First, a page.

Fiverr Forum

Time for an Experiment - Going Niche and Raising Prices

I’m a big advocate of going niche on areas and topics - it helps you to:

  • Build up a relevant portfolio you can share with other clients.
  • Enhance your expertise and experience in a particular field.
  • Create a reputation as a good content creator for that niche.
  • Generate repeat business.
  • Reduce the competition you face.

After looking at the seven gigs I’ve had in place for close to a year (since I joined), I’ve decided I need to experiment a little more.

I realize that as a TRS I can have up to 30 gigs, so it’s time to make use of that. I propose to go super-niche on several of the areas I can write in, to see if that will help to optimize my services, tags, search positioning, and more.

At the moment, my main areas of specialization are business, finance, technology, and healthcare. I’m going to break this down with separate gigs for several of these areas, for example:

Business - Break down to:

  • Entrepreneurship.
  • Process improvement and productivity.
  • Risk and compliance.
  • HR, culture, and employee engagement.
  • Freelancing.

Technology - Break down to:

  • Artificial intelligence and bots.
  • Blockchain (although not cryptocurrency - had enough of those white papers!)
  • Software as a service.
  • IT service delivery and managed service providers.
  • Internet of Things.
  • IT security and encryption.

Finance - Break down to:

  • Currency exchange and money transfer.
  • Business accounting.
  • Forecasting and planning.
  • Taxes.

Healthcare - Break down to:

  • Healthcare information technology.
  • Healthcare communications.
  • Revenue cycle management.
  • Biotechnology and medical devices.

There are a few other topics I’ll put in there, and I still plan to keep the high-level gigs too. This is all part of an experiment to see if going more niche can help me with orders.

You will also notice that most of my topics appear fairly dry and dull, although I love writing about this stuff. The secret here is that it’s often the “unglamorous” topics where you can make a mark and demand higher prices. Not many people want to write about HIPAA, PCI DSS, enterprise accounting, or change management - but if you can, you can get better compensation because there aren’t that many of those writers around.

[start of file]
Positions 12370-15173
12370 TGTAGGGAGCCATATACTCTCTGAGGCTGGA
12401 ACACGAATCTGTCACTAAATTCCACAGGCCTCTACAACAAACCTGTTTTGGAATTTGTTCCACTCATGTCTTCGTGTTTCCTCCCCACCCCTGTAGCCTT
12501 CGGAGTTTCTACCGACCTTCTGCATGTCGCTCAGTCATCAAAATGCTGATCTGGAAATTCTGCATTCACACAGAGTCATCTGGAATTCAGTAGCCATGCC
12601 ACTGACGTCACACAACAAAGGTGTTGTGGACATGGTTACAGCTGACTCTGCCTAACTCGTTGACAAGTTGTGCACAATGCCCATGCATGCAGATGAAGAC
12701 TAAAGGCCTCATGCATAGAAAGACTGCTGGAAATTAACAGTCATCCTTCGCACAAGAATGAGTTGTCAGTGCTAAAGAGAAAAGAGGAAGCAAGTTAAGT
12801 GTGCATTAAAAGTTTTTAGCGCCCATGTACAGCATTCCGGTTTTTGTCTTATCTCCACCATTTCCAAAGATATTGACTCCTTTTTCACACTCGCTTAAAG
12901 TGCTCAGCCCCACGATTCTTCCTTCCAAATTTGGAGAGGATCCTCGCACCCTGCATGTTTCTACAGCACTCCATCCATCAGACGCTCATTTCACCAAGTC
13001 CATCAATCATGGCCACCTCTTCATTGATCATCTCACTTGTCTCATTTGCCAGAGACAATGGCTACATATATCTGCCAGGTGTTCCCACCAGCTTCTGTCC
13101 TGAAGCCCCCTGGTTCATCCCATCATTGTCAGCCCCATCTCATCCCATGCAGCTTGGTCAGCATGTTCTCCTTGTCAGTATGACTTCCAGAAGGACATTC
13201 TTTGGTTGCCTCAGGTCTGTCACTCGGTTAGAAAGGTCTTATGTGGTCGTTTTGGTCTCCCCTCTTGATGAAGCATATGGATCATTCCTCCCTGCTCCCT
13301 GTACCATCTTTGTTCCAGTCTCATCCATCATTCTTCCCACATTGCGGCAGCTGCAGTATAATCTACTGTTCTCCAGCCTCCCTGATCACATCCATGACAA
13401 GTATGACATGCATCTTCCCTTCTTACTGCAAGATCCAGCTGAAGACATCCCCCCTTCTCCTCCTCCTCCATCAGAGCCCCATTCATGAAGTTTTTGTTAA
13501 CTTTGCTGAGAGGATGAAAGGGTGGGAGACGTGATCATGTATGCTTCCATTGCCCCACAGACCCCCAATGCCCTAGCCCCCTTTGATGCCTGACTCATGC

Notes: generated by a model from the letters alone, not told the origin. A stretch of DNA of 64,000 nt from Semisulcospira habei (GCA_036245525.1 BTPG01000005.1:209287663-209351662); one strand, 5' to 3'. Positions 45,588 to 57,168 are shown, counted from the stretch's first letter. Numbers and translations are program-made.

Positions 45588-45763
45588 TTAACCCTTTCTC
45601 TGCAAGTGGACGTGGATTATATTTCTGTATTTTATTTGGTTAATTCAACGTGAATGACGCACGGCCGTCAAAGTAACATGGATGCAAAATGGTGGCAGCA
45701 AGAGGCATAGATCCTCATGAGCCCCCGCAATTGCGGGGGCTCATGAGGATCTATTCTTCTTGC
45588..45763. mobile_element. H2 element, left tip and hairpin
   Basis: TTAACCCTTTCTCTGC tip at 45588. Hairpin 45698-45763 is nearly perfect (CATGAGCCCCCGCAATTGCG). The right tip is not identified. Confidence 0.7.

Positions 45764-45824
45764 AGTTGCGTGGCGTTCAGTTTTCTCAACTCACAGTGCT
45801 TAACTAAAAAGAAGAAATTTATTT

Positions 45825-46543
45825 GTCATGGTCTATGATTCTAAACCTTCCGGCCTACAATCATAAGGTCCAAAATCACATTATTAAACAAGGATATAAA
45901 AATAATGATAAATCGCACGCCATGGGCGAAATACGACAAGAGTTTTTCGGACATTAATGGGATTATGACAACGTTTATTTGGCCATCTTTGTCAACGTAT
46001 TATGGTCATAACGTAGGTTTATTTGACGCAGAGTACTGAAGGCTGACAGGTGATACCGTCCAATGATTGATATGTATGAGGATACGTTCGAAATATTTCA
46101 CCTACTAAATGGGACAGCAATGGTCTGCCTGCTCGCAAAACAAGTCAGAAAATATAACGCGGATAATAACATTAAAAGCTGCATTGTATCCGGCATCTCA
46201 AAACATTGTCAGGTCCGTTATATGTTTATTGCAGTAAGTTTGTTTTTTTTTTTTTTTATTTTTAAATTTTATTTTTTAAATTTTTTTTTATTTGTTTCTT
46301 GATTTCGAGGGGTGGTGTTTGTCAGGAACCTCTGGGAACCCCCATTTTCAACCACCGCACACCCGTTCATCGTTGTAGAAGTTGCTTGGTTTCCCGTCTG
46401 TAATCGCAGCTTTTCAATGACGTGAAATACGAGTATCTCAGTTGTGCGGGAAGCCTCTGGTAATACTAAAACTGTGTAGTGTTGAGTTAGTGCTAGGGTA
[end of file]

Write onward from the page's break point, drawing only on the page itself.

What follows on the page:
At the same time, I am going to increase my prices - at the moment I have to go out of office for around half of every month due to not having the time to meet demand. I am hoping that increasing prices will slow down the orders to buyers with enough of a budget, meaning I can spend slightly longer on each one. I’ll probably start with a 20% increase across the board, which will make prices looks like this:

  • Standard writing, articles, and blog posts: $300 per thousand words.
  • Web copy and work requiring more research: $350 per thousand words.
  • Advanced research and white papers: $450 per thousand words.

This is all before Fiverr takes its 20%.

The plan is to see if a combination of going more niche and increasing prices leads to a reduction or increase in revenue from the platform.

That’s one of the great things about Fiverr, it lets you run your own mini-experiments with pricing and gigs to see what works (and what doesn’t).

Anyway, that’s the plan - I will make the changes and report back on how things are going in a couple of months. In the meantime, if you’ve had any experience with going more niche and raising prices, I’d be interested in what your results were.


Niche vs. reviews.

I’m curious to know if creating several gigs, all in different niches, will actually increase sales or would 1 writing gig with all the reviews be better.

I am curious too - this could be a disaster, but I won’t know until I try! The great thing is, I can revert if it does not work.

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I agree with all of these, but for me personally it’s the cost that drives me to niche.
I guess for writers it’s not that important but if you’re a developer then purchasing licenses is a major factor and there’s no way I can afford licenses for WooCommerce, Membership plugins etc. I have to pick a niche, purchase only the licenses I need and focus on that niche.

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Yes - that’s understandable. I suspect video makers have the same issues, with VH templates etc (assuming they are purchased legally.)

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I think with this strategy you will definitely get more visibility.